November 2, 2012 – Nerja, Spain

Since I have not planned this trip in minute detail (unlike I usually do) we have some flexibility. Of course, we know where we will end up for the night but we look on the internet the night before departure and pick out some things that might look interesting. It makes me wonder how we used to travel with no internet and no GPS. I guess we were lugging a ton of books and maps along.

John selects the town of Nerja as a stopping point. It has the Balcony of Europe and some caves. The Balcony of Europe is popularly believed to have been coined by King Alfonso XII, who visited the area in 1885 following a disastrous earthquake and was captivated by the scene. We walk around the plaza and look at the view. It is quite spectacular.

View from the Balcony of Europe

John and Alfonso XII

We pose ourselves in various ways for pictures but a view is just a view and pretty soon we head back to the car.

John looking out to sea. What does he see?

A four-masted ship in the distance

Mary sitting on a bench in the plaza

Our next stop is the Caves of Nerja. The caves, found by some boys in 1959, consist of several galleries. The areas that have evidence of prehistoric man are closed to the public. The ones that we see are full stalactites and stalagmites. There are a lot of stairs and some treacherous footing. At home all tourist sites are so well-maintained and safe for visitors. In Europe you are more responsible for your own safety. There is no flash photography so all my pictures are pretty dark.

John with Clark and Lewis in the Nerja Caves

From Nerja we make our way toward Granada where we will see the Alhambra tomorrow. We have great hopes for our B & B. It looks pretty enough. But the bed has a plastic mattress cover on it which I abhor. We remove that and remake the bed. We try the dining room for dinner. It is the worst food we have had on the trip and that is saying something. I think I ready to go home.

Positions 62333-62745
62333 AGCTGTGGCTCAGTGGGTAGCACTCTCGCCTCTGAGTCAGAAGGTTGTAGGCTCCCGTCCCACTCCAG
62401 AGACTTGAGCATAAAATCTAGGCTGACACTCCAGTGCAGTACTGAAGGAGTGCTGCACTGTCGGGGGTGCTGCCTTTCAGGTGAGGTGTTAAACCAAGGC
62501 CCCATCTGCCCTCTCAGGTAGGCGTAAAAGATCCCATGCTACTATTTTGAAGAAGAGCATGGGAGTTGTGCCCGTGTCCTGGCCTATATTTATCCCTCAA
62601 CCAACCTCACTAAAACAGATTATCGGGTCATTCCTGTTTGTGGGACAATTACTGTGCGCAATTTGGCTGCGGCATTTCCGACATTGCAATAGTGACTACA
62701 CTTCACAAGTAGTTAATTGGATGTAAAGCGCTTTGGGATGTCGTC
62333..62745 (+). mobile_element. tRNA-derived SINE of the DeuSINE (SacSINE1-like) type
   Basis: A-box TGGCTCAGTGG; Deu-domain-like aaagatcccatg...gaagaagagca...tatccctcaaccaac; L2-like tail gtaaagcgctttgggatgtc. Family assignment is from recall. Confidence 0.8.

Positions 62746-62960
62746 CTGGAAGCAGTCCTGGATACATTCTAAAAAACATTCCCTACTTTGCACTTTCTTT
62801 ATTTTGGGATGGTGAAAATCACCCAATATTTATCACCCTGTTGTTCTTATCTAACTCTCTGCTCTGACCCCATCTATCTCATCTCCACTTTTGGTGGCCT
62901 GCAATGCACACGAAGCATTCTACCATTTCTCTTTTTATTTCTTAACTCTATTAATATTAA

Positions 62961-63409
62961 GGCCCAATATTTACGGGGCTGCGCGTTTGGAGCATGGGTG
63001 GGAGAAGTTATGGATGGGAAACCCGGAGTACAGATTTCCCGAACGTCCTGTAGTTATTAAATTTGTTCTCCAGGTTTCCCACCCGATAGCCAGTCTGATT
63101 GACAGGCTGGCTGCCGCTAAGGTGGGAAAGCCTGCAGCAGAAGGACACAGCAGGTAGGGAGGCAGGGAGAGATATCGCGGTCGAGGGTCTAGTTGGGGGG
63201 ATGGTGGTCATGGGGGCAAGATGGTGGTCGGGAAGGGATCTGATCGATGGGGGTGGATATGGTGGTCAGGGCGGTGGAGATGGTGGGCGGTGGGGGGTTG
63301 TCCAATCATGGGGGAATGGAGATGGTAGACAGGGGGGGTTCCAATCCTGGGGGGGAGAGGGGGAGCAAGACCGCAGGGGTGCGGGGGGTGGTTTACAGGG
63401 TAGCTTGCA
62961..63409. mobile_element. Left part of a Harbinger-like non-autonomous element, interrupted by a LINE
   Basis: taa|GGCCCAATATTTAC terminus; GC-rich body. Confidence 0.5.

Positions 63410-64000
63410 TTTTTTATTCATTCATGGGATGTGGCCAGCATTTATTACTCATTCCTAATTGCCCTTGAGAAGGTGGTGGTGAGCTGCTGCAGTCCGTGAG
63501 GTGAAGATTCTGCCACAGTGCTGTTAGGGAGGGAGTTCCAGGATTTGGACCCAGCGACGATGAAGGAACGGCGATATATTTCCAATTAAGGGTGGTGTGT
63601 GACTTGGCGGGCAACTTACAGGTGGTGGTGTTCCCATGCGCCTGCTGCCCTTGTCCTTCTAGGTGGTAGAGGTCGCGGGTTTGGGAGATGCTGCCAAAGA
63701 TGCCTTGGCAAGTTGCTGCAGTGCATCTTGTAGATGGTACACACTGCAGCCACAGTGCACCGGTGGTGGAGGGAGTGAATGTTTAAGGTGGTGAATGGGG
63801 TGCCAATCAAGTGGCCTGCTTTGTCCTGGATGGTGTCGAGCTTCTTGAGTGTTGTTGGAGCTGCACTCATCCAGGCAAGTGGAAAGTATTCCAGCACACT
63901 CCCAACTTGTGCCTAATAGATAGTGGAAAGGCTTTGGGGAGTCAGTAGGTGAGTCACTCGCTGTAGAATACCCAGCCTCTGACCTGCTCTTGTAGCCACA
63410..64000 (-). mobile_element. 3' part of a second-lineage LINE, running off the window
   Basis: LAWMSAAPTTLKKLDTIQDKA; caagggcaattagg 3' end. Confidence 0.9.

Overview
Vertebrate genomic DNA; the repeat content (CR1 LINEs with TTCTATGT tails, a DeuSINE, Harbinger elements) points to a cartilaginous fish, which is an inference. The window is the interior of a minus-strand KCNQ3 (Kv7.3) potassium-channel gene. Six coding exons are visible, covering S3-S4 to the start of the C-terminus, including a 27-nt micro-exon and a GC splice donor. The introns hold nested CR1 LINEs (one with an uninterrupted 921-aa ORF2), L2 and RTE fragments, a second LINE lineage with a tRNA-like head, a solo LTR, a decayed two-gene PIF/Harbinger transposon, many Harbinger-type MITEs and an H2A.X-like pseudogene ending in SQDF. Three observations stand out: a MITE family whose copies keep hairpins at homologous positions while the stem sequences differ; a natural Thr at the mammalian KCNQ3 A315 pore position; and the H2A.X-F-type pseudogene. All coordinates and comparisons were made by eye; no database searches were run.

Pretty room (although very green) at our B & B outside of Granada

November 1, 2012 – Ronda and Torremolinos, Spain

This morning we eat our final breakfast at the Hiphotel Sherry Park in Jerez. After seeing who stays here, I can understand the Sherry Park part but definitely not the Hiphotel part. Most of the folks who have been staying at the hotel are pensioners from England. Busloads of older ladies (we learn from an overheard conversation that they are mostly over 70) with the occasional gentleman. In fact there is one gentleman from Australian who seems to sit with a group of different ladies every morning at breakfast. The men are in high demand.

The most exciting thing at breakfast today is that I find out that there is fried cauliflower. Darn! What didn’t I try these puffs of delciousness sooner?

Although it was raining earlier, the rain has stopped and we hop in the car for our trip to Torremolinos via Ronda. Ronda has been recommended to us several times. And, seriously, you got to to help me ronda, help, help me ronda, help me get her out of my heart. (Sorry but that tune has been stuck in my head since we decided to go there.)

Ronda is situated in a very mountainous area. The GuadalevĂ­n River runs through the city, dividing it in two and carving out the steep, 100 plus meters deep El Tajo canyon upon which the city perches.

We reach the city. Once again we find an underground parking garage near the tourist information office. Passing the original bullfighting ring of Spain, we stop in for some excellent family souvenirs.

Statue of matador outside historic Ronda bullring